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The importance of an annual health screening

By Kate Rockwood


It can be easy to let annual health checkups fall by the wayside. Especially if you don’t have any major health issues. But annual screenings are one of the best ways to discover a potential health issue early. Health problems are almost always much easier to fix when you catch them early. 


With some health issues, being screened might be the only way to know you have a problem. High blood pressure, for example, doesn’t have any symptoms at all, but it’s a major risk factor for heart disease if left untreated.


Diabetes is also another great example of why annual health screenings are important. Type 2 diabetes is often preventable with lifestyle changes. Annual health screenings are also a great time for you to talk with your doctor about healthy lifestyle habits like eating right and getting enough exercise.


Here are some of the common health screenings you might get every year and why they’re important: 


Height and weight

Plenty of people dread stepping on a scale, but your height and weight is how your doctor measures your body mass index (BMI), which can help determine if you’re at a healthy weight and your risk for illnesses like diabetes, heart disease and high blood pressure.


Blood pressure

You should get your blood pressure checked every one to two years since high blood pressure is a risk factor for heart disease and stroke. Typically your blood pressure is taken at every doctor’s visit.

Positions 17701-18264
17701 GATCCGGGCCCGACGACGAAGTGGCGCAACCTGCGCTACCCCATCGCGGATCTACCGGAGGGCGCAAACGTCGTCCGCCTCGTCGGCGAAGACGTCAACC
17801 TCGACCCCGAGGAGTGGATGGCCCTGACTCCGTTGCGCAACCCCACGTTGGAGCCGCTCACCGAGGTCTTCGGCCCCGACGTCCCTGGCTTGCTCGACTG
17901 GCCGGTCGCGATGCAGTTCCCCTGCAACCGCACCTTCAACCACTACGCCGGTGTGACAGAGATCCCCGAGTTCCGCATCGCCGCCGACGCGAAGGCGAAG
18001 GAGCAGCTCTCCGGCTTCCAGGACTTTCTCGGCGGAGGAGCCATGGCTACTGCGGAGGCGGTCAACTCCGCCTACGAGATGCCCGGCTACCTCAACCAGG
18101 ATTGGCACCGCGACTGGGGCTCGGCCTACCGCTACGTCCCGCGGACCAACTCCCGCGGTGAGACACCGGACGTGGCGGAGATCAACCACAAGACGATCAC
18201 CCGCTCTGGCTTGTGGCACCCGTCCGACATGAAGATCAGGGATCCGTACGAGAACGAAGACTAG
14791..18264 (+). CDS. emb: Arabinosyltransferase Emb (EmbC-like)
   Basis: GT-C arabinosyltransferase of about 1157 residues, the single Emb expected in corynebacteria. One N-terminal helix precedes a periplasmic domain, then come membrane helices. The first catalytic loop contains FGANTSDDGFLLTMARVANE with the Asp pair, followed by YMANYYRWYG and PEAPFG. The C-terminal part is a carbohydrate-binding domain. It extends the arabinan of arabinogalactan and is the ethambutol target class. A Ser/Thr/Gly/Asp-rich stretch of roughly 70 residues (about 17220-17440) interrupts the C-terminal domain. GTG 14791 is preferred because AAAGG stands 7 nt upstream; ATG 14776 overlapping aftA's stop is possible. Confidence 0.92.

Routine blood work

You’ve probably heard your doctor talk about routine blood work, but you might not know exactly what that means. It can vary based on your age, family history, and risk factors, but some common tests that are run using your blood include an HIV test, a thyroid panel for women, the hemoglobin A1C test to screen for diabetes, and a cholesterol panel. 


Mammograms and pelvic exams

Once women turn 21, they should have a pelvic exam every year and a mammogram every year starting between the ages of 40 and 44. 


Mental health

You might have noticed that your doctor sometimes asks you questions about your mood or how much you drink. Checking in on your mental health or any issues with substance abuse is also an important part of annual screenings. That’s because it may not always be obvious to you if you have a problem. Depression, for example, is fairly common—about 16% of people will experience depression at some point in their lives—but sometimes the symptoms are not as well known. Along with sadness, common symptoms of depression also include irritability and extreme guilt.


Dentist visits

You should see your dentist at least once a year. Taking care of your teeth and gums can not only help you prevent cavities, gum disease, and tooth loss or infection, but also clue you into other potential health issues such as diabetes and cardiovascular disease.


Annual visits are also a great time to ask your doctor about any health concerns you have. (Although if something is bothering you, don’t hesitate to call your doctor right away!) You also might want to talk about getting support with making a healthy lifestyle change like quitting smoking or to talk about vaccines you may need like the flu shot or shingles vaccine.

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